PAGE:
Visiting the Royal Tyrrell Museum in Alberta

Lily is a big dinosaur fan. She’s got dinosaur movies, dinosaur books, a dinosaur puzzle. She talks of someday being an paleontologist. For years, I’ve been thinking about taking her to the Royal Tyrrell Museum in Alberta. This summer, I finally did that.

Visiting the Royal Tyrell Museum in Drumhellar, Alberta

My sister-in-law, brother-in-law and two nieces day-tripped with us to the Royal Tyrrell Museum in Drumheller, Alberta. It’s about an hour and a half from Calgary. There’s lots to do there, so I do recommend giving yourself a day.

For us, it was a good excuse to plug in another audio book. I also enjoy watching the scenery change as we head east. The farmer’s fields were a sight for these city-sore eyes. Then there’s the abrupt drop into the badlands just before reaching Drumheller.

Royal Tyrell Museum in Drumhellar, Alberta

The Royal Tyrrell Museum is easy to find; there are plenty of signs to help out. It’s one of Drumheller’s chief attractions and is very busy during the summer months.

We were lucky to find a parking spot fairly close to the museum; my sister-in-law ended up further away, in the bus parking. I loaded our stuff into my umbrella stroller (wishing I had my Graco with me but alas, it was too big for a road trip) and told the girls to stay close.

Dinosaur at the Royal Tyrell Museum

As soon as we walked up, we saw dinosaurs. The girls had fun posing with them, petting them, and talking about which dinosaur was their favourite. (I think the baby dinosaurs won that vote.)

Inside the museum, we were greeted by more dinosaurs. The girls oohed and aahed at the models grinning toothfully down at us. Then we fell into the general flow of the crowd, moving forward while reading the signs.

I was glad both Sunshine and Lily are now reading. It made it easier to let them explore a bit on their own (within sight). Of course, they were also excited to have their cousins there and generally stayed in a group.

Dinosaur skeleton at the Royal Tyrell Museum

One of the highlights of our visit was coming around the corner to find a paleontologist working on getting a dinosaur skeleton out of a cast. With a tiny tool, she chipped away at the cast while chatting with her eager crowd of questioners. The girls and their cousins stood watching for probably twenty minutes. They would have watched for much longer, but I finally told them to come away and let other kids watch too.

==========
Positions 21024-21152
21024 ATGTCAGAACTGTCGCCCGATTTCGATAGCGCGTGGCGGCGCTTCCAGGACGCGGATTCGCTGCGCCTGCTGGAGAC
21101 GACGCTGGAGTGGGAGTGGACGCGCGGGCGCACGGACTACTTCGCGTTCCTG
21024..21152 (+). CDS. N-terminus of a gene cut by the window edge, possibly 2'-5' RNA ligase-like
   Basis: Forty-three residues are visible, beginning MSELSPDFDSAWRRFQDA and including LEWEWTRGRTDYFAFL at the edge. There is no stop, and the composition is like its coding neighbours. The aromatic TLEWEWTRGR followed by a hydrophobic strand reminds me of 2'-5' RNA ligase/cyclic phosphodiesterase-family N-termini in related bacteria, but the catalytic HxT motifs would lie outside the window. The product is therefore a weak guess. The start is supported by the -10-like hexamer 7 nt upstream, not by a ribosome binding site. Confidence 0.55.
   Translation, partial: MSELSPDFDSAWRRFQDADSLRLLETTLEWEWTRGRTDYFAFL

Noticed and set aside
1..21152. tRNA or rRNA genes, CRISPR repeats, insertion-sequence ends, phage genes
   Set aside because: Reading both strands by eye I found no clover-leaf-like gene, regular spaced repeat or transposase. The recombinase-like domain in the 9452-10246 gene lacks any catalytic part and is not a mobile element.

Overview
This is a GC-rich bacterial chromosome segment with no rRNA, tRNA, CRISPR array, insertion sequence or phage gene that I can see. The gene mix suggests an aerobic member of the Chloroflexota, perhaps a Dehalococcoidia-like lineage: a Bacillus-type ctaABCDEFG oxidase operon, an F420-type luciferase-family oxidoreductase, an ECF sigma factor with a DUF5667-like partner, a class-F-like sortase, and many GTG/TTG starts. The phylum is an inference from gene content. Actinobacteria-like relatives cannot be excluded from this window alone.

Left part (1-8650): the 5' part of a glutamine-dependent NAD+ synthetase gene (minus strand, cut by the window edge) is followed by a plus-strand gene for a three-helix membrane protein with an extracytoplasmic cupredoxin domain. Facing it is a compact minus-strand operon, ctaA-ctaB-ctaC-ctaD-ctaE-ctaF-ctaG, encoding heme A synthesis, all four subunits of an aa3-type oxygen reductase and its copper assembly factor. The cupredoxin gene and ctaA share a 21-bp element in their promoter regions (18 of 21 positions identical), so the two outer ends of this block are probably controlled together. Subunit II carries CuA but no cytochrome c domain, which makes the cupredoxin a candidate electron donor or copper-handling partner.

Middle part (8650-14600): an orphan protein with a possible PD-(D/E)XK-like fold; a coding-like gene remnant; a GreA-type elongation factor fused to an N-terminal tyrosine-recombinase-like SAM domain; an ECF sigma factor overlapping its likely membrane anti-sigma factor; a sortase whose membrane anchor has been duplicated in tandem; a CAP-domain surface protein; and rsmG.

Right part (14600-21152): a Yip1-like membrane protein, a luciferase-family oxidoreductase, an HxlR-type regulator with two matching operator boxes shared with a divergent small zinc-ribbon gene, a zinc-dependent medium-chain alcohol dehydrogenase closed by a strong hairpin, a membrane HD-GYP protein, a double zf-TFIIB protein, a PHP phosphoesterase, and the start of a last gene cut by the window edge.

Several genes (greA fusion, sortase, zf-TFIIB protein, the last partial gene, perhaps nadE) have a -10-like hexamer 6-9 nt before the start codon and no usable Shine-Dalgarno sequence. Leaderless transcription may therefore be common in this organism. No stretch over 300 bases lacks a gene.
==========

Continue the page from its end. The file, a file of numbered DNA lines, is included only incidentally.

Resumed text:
Another fascinating part was finding out about recent dinosaur skeleton discoveries. The floods in Alberta in 2014 unearthed quite a few new skeletons. In one of the first parts of the museum, we saw a dinosaur skeleton still encased in rock. It had to be lifted from the river via helicopter after it was found. Sometime soon, the museum paleontologists will work at chipping it out of the rock and finding out what dinosaur it is.

Dinosaur skeleton in rock at the Royal Tyrell Museum in Alberta

Before touring the Royal Tyrrell Museum, we let the kids play outside on the playground and had a picnic. After going through the museum, they wanted to go back to the playground. Sunshine compared it to an outdoors McDonald’s PlayPlace. One end was a giant sandbox with a half-buried dinosaur.

The girls spent quite a while helping to dig out the dinosaur. My sister-in-law and I wondered if the museum staff covered it up again every night, and wished that there were a few more hands-on examples like that for kids.

Lily says her favourite part of the visit was seeing the dinosaur skeletons. She posed with several dinosaurs for pictures. Jaclyn’s favourite part was watching some fish swim around an aquarium. Nearby was a fossilized fish of the same species. They all enjoyed the dinosaur models outside.

To find out more about what’s going on at the Royal Tyrrell Museum and plan your own visit, drop by the website. You can also follow them on Facebook, Twitter, Instagram, Pinterest and YouTube for behind-the-scenes pictures and information.

Kid-friendly: Yes and no. There were very few hands-on activities for the kids to do. A kid who is reading can follow along with all the signs (as Sunshine and Lily were able to), but Jade often lost interest before her sisters did. There were several movies which they watched and many displays were located at kid-height.

Baby-friendly: Yes. I had my stroller with us for the day (as well as the Juno) and it was easy to get around the museum with wheels. The washrooms were big and accessible, with stools for kids. There was also a sign in the washroom for breastfeeding mamas, inviting them to ask for help if they required a quiet place to nurse. (I just sat down on a chair to feed Pearl while the other kids were watching one of the movies, but it was busy so it wasn’t always easy to find a place to sit.)

Baby-wearing mom with dinosaur skeleton at the Royal Tyrell Museum

Fees: Both my sister-in-law and I thought the fees here were very reasonable. A one-day family pass is under $50; if you want to stay for two, get the two-day pass for a discount. Kids six and under are free.

I received complimentary admission to the Royal Tyrrell Museum for this review; all opinions expressed are my own.

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  1. Patty r. August 11, 2016
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